Isselbacher indicates that such "jurisdictional disputes" between clinicians, oncologists and basic scientists are inveitable, especially because the medical oncologist, like Frei, must have a special temperament just to work in a field where such a large percentage of one's patients die. "The dedication and commitment of treating cancer patients is not easy," Isselbacher explains. "I can appreciate that someone who does not live with cancer patients all the time might prove frustrating to Dr. Frei."
Figures compiled by Isselbacher's committee two years ago indicate that about one-quarter of the Med School's senior faculty was engaged in cancer study, although the percentage was lower for lower ranks in the medical faculty. Isselbacher acknowledges that the extent of federal funding has made cancer research glamorous, and that of reasonable concern is just what will happen to cancer-related, academic departments when the disease is cured or out of fashion.
Hellman says that the concern of basic scientists with the disease will persist because of the distinct nature of the cancer cell. Efforts to distinguish the malignant cell by what was presumed would be its faster rate of replication or by identification of foreign proteins on the cell have proved difficult, he says. Such studies involve virologists (studying viruses), pathologists, and molecular biologists. Other research in the last ten years has suggested that a cancer could be linked to a failure of the body's immune system; when asked about vogues in research, Hellman says, "My prejudice is, we're being over-immuned."
Tell that to Dr. Baruj Benacerraf, Fabyan Professor of Comparative Pathology, and he will shrug expansively. Benacerraf had been studying immunology, he says, "years before cancer became fashionable," and when the two fields overlapped, he had investigated the connection. Benacerraf's experiments with transplanting mouse tumors had indicated that tumor cells prompt immune defenses by the mouse. He says that some evidence suggests that the tumor might confuse the immune system's sense of what is self; that immune mechanisms begin to treat the malignant cells as "self" and then actually encourage growth of the tumor.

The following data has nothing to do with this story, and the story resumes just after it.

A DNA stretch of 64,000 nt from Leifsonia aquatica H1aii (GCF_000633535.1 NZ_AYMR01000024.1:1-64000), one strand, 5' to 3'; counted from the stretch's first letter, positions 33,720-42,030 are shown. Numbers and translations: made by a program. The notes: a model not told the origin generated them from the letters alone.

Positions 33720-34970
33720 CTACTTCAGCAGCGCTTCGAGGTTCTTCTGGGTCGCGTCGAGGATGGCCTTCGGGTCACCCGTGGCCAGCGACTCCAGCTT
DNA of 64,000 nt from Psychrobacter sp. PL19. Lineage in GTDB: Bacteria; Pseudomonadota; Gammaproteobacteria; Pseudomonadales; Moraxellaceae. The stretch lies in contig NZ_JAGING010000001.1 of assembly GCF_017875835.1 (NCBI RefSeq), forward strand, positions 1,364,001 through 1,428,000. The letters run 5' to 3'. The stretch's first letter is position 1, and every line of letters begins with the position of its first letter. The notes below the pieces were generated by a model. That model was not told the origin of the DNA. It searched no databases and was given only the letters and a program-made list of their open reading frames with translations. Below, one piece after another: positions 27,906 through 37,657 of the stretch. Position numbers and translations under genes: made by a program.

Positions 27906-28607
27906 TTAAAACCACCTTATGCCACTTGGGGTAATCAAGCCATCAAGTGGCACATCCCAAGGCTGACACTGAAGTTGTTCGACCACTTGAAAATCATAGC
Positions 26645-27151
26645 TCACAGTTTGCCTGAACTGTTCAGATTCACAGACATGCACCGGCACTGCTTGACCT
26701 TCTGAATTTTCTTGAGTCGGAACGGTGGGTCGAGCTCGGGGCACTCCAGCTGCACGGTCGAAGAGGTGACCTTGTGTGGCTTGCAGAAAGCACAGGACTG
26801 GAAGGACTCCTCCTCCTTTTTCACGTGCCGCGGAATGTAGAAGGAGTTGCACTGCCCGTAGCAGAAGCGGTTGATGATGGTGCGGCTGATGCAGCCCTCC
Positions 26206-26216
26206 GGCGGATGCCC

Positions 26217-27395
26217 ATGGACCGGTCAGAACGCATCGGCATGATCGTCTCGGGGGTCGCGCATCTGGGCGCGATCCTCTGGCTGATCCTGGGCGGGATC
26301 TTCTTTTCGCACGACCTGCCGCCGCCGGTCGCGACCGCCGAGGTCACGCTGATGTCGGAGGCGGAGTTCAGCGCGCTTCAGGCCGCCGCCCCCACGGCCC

Other molecular biological research on tumor cells is aimed at identifying proteins on the surface of the cell, like Folkman's Angiogenesis Factor, which are foreign to the victim. Genetically, too, "the cancer cell is of a given differentiated type that loses control of its own growth," Benacerraf says. He is on the fourth floor of Building D at the stolid gray Med School quadrangle, and when he alludes to other investigations of cancer, it is usually by reference to the floor or building on the quadrange where the research is being conducted. His only apparent bias seems to be against the clinicians, whose "gross" methods of extinguishing cancer do not deal with the cause of the problems, but assume the pathologic presence of tumors in actual patients.
Kurt Isselbacher does not like the question, Will cancer be cured at Harvard? Cancer is many diseases and many scientists here are working on them. Certain methods that have been experimented with at Harvard, including Frei's protocol for osteogenic sarcom and Hellman's treatment for hematologic cancer, have been effective but apparently not conclusive.
Dr. David S. Rosenthal, assistant professor of medicine at the Peter Bent Brigham Hospital and a hematologist, says it is significant that three of Harvard's teaching hospitals--the Brigham, Beth-Israel, and the new Dana Center--have adopted the same protocol for treatment of Hodgkin's disease, a cancer of the lymph tissue. But this does not mean a definitive cure, Rosenthal says; only a high probability of cure at certain stages in the cancer.
Coordination of the multitude of Harvard clinicians at the Dana Center will be difficult, Isselbacher says, especially as there may be some disputes over who "gets" certain patients for study. Obsession with a cure, however, Isselbacher indicates, is delusory, as no doctor's individual research is likely to produce the answer. Such obsession, Isselbacher says, is not the proper attitude with which to view an academic field that is so broad-based. Besides, Isselbacher says, "The natural history of the disease is such that, it isn't like pneumonia, that in just two weeks you can find out whether Drug A is better than Drug B." Even the simplest clinical experiments may require a five-year waiting period.
Obsessions with cure, however, only encourage the creation of quack cures, Isselbacher says, and bootlegged nostrums from Mexico